Cuts to Australia’s Tackling Indigenous Smoking program in this year’s budget will contribute to the early deaths of Aboriginal smokers, according to a story by Sarah Dingle for the Australian Broadcasting Corporation quoting warnings by a former race discrimination commissioner.
The program’s budget is $65 million a year, but Tom Calma said a decision had been made to cut funding by $130 million over five years—effectively more than a third of the program’s annual funding.
In the 1940s more than 70 percent of non-Indigenous Australian men were smokers, a figure that has been cut to 20 percent.
But Calma said indigenous Australia had been left behind. “In the indigenous population, it’s around about 42 percent of our people smoke, so it’s over double the smoking incidence of the general population,” he said.
“But in some of our remoter communities, we know that it’s as high as 70 percent.”
Such high smoking rates are said to have significant implications for the life expectancy of indigenous Australians.
A spokesperson for Assistant Health Minister Fiona Nash said the government was committed to addressing tobacco-related illness in indigenous people.
The spokesperson said a review of the current program would ensure that funding was directed toward services that delivered results.
Tobacco control campaigners in China on Monday protested against smoking scenes in the movie Transformers, according to a Xinhua Newswire story, which said that the film had broken the country’s box office record.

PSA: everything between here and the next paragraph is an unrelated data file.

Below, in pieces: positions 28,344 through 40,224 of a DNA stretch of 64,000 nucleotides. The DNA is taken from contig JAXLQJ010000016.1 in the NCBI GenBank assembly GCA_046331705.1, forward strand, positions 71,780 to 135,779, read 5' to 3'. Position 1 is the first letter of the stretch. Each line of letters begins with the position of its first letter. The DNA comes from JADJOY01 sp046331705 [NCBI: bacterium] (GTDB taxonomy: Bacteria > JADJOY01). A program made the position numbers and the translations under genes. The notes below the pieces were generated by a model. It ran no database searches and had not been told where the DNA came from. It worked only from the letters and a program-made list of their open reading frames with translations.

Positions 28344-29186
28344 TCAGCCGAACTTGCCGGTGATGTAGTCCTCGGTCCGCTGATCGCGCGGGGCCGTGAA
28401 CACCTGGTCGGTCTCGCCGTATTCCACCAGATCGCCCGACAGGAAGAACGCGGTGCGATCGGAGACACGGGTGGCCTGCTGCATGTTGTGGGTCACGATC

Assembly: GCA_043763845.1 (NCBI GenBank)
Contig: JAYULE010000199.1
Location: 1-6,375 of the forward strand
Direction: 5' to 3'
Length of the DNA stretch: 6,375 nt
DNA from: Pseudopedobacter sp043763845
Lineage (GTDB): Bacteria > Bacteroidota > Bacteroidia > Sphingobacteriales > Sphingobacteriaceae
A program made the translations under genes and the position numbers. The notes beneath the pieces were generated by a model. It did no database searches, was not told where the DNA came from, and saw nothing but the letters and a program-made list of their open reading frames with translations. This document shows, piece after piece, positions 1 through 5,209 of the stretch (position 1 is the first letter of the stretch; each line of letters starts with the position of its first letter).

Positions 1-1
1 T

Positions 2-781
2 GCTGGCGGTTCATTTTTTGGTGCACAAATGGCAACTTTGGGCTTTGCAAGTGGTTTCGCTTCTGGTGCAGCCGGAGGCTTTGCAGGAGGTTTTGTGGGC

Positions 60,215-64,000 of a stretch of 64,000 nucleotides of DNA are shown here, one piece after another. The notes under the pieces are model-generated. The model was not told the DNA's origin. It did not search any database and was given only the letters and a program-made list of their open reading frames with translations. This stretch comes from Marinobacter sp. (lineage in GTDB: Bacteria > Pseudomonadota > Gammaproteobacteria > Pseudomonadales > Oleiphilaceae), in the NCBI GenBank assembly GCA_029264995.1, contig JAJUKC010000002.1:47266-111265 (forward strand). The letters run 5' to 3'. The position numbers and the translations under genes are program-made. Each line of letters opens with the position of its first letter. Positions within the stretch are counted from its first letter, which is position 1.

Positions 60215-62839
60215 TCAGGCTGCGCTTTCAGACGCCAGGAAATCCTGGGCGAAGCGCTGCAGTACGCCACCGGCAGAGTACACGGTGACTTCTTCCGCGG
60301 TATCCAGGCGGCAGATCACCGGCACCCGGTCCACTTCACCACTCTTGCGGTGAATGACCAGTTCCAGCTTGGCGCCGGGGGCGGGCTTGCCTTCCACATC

In a letter to the State Administration of Press, Publication, Radio, Film and Television, the campaigners complain that Hound, a major character in Transformers: Age of Extinction, is seen with a cigar in his mouth, something that has had a bad influence on audiences, especially teenagers.
Nongovernment organizations, including Think Tank, Nature University and the Chinese Association on Tobacco Control (CATC), were among those who raised the issue.
The campaigners asked the administration to “examine and limit” the number of smoking shots in the movie, and to require all cinemas to run anti-smoking advertisements before it starts.
In 2011, the administration released a circular on smoking in movies and television plays. Since then, the CATC has made Dirty Ashtray awards to the movies and television plays featuring the most smoking.
A nicotine replacement product is to be allowed to go on general sale in Ireland for the first time following a decision to relax the rule that has confined the availability of such products to pharmacies, according to a story by Paul Cullen for The Irish Times.
The initiative by the Health Products Regulatory Authority (formerly the Irish Medicines Board) is likely to drive down the cost of anti-smoking aids as they become available in supermarkets and other retailers.
The decision by the authority to switch Nicorette from “pharmacy only” status to “general sale” status followed an application from the manufacturer.
“This will be the first NRT [nicotine replacement therapy] product range available for general sale in Ireland, and will result in these products being more widely accessible by people wishing to seek assistance to reduce or quit smoking,” the authority said.
It is expected that such products will become available at retailers from late August.
The decision does not affect the sale of e-cigarettes.
The authority said that where e-cigarettes were promoted as an aid to giving up smoking, they were considered to be a medicine requiring marketing authorization. Where no medicinal claim was made, they fell outside the remit of the authority.